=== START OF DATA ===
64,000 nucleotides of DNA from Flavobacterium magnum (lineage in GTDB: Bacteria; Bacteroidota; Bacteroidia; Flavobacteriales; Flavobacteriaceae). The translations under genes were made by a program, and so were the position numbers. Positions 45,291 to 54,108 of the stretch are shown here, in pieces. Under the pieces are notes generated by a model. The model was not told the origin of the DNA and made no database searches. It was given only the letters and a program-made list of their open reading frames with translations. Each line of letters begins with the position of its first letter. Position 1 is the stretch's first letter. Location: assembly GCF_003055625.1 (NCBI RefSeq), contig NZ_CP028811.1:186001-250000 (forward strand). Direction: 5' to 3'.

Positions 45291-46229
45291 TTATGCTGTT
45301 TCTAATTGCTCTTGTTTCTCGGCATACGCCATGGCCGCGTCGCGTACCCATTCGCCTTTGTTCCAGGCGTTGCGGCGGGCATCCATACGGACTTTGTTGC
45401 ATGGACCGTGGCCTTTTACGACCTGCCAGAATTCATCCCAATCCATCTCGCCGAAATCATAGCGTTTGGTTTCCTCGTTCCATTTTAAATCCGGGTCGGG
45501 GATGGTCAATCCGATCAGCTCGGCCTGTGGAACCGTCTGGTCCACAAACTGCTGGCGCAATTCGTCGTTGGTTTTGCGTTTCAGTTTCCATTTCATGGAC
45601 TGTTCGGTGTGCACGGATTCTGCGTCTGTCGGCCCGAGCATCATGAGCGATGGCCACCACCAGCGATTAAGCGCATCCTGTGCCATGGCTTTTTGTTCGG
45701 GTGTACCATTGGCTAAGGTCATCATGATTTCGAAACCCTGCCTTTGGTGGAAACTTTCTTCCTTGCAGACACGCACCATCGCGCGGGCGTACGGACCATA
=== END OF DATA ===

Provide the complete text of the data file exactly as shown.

64,000 nucleotides of DNA from Flavobacterium magnum (lineage in GTDB: Bacteria; Bacteroidota; Bacteroidia; Flavobacteriales; Flavobacteriaceae). The translations under genes were made by a program, and so were the position numbers. Positions 45,291 to 54,108 of the stretch are shown here, in pieces. Under the pieces are notes generated by a model. The model was not told the origin of the DNA and made no database searches. It was given only the letters and a program-made list of their open reading frames with translations. Each line of letters begins with the position of its first letter. Position 1 is the stretch's first letter. Location: assembly GCF_003055625.1 (NCBI RefSeq), contig NZ_CP028811.1:186001-250000 (forward strand). Direction: 5' to 3'.

Positions 45291-46229
45291 TTATGCTGTT
45301 TCTAATTGCTCTTGTTTCTCGGCATACGCCATGGCCGCGTCGCGTACCCATTCGCCTTTGTTCCAGGCGTTGCGGCGGGCATCCATACGGACTTTGTTGC
45401 ATGGACCGTGGCCTTTTACGACCTGCCAGAATTCATCCCAATCCATCTCGCCGAAATCATAGCGTTTGGTTTCCTCGTTCCATTTTAAATCCGGGTCGGG
45501 GATGGTCAATCCGATCAGCTCGGCCTGTGGAACCGTCTGGTCCACAAACTGCTGGCGCAATTCGTCGTTGGTTTTGCGTTTCAGTTTCCATTTCATGGAC
45601 TGTTCGGTGTGCACGGATTCTGCGTCTGTCGGCCCGAGCATCATGAGCGATGGCCACCACCAGCGATTAAGCGCATCCTGTGCCATGGCTTTTTGTTCGG
45701 GTGTACCATTGGCTAAGGTCATCATGATTTCGAAACCCTGCCTTTGGTGGAAACTTTCTTCCTTGCAGACACGCACCATCGCGCGGGCGTACGGACCATA